The Durham Media Center has evolved over the years from a library functioning primarily to house books, and to host students using books, into a dynamic, engaging hub filled, not only with valuable fiction and nonfiction texts chosen with subject area standards, curricular needs, and students’ interests in mind, but also supplied with new, relevant, engaging media and technology resources including computers, student laptops, device charging stations, and a collaborative media table. Now even more is on the horizon as the Durham Media Center continues to embark upon next phase of the “Learning Commons” model which calls for innovative learning centers that blend classroom spaces with media center resources to better align with Common Core Standards and 21st Century Skills (Devaney 1).
At its helm since the fall of 2011, are media specialist Erin Baker and media paraprofessional Tracey Webb who have already employed many of the facets of the learning commons model. Over the past several years, the pair have streamlined the collection emphasizing current and pertinent materials. Print and digital resources necessary for academic success, as well as for pleasure reading, are in the hands of library patrons. Media staff have also redesigned spaces to accommodate a range of independent and group activities from reading to study to group project creation. Specific instructional zones are available for lessons as well.
Mrs. Baker and Mrs. Webb strive to create a positive, active, engaging learning environment where students and staff are welcome, comfortable, and have the resources necessary to meet their learning objectives. A variety of book promotions, trivia, events and giveaways are interspersed throughout the year like last year’s Hunger Games Cornucopia of Gifts, this year’s The Maze Runner paperback giveaway and annual events like “Scary Books Trivia” in October, “Blind Date with a Book” in February, the Scholastic Book Fair and Read Across America celebration both in March, the “Golden Ticket Giveaway” in celebration of National Library Week in April and so much more. Throughout the day Mrs. Webb and Mrs. Baker handle materials circulation, assist students with technology use and oversee the media center spaces and resources. Mrs. Baker also teaches lessons guided by the Georgia NETS Standards, the Standards for the 21st Century Learner and media center skills with a particular focus on research. She collaborates with teachers and delivers direct instruction guided by subject and grade level Common Core Standards bringing an additional layer of digital skills and research expertise to classrooms. Recent collaborative efforts between Mrs. Baker and classroom teachers guided eighth grade students through creating QR codes featuring audio representations of their personal poems defying stereotypes, seventh grade students through properly citing literary research using MLA format, and sixth grade students through supporting argumentative claims using research databases within Cobb Digital Library, to note just a few examples.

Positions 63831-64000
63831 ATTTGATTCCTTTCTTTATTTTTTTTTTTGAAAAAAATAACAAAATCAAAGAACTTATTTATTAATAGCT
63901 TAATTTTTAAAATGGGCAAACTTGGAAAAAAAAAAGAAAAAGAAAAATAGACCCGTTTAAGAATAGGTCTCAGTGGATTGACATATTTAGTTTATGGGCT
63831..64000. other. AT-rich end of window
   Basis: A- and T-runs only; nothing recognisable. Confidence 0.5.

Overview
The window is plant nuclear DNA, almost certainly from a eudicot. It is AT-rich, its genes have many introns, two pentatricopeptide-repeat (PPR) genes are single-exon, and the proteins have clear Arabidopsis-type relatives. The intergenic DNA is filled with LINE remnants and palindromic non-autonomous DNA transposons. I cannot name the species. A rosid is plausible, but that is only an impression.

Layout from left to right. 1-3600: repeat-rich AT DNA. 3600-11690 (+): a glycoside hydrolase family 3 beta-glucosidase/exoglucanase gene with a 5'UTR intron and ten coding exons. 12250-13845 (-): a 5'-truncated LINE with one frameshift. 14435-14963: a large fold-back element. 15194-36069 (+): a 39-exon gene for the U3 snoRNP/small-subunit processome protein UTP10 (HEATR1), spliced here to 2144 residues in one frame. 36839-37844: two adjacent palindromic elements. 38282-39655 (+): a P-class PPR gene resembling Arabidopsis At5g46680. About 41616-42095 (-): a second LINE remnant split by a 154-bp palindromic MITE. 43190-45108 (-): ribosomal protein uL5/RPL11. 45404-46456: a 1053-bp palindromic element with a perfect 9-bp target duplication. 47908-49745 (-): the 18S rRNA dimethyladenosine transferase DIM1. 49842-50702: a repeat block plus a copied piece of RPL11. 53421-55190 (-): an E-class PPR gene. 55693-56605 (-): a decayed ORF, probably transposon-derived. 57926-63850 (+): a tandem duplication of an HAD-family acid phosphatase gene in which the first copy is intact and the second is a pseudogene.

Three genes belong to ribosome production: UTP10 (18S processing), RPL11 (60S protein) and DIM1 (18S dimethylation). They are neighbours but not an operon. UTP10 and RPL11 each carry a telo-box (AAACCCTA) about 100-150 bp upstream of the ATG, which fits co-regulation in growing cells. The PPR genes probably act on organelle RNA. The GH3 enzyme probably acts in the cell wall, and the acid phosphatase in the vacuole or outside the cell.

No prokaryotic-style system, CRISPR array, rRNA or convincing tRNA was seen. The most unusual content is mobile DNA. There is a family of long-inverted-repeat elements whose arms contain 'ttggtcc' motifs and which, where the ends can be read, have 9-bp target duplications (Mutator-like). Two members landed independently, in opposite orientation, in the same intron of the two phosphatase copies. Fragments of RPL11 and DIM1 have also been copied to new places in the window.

Now, with financial backing from the Durham PTA, local funds, and earnings from several years’ Scholastic Book Fairs, additional reengineering of physical spaces is in play to provide modern furniture and mobile, state of the art technology. In the current plan are twelve additional desktop computers and a reconfiguration of the “Instructional Zone.” This addition will allow for an entire class population to gather in one area in contrast to the current layout which spreads students out over the entirety of the media center. Secondly, a state of the art media presentation system featuring a 70” interactive flat panel, built-in web browser, USB ports, VGA inputs and speakers will be added creating an extension of the “Instructional Zone” where students can receive direct instruction from a classroom teacher or the media specialist. The final phase of the project will transform the “Collaborative Zone” at the entrance of the media center replacing round four-top tables and chairs with mobile tables in fun shapes that can be combined like puzzle pieces in a variety of configurations to serve myriad collaborative needs. Also in the works are café style tables allowing for students to work while standing. Students and teachers will soon have even more choices to meet an assortment of learning styles and needs at Durham.
Extensive research justifies the impact strong library programs have on student achievement, and the Durham Media Center’s library program and staff undoubtedly impact academic success and the overall experience students have during their formative middle school years. To learn more, be sure to visit the Durham Media Center web site.
Devaney, Laura. “Why School Libraries Are Transforming into Learning Commons.” eSchool News. eSchool News, 4 Feb. 2015. Web. 12 Nov. 2015.
Check out some of the ways our spaces have evolved over the years: Evolution of the Durham Media Center.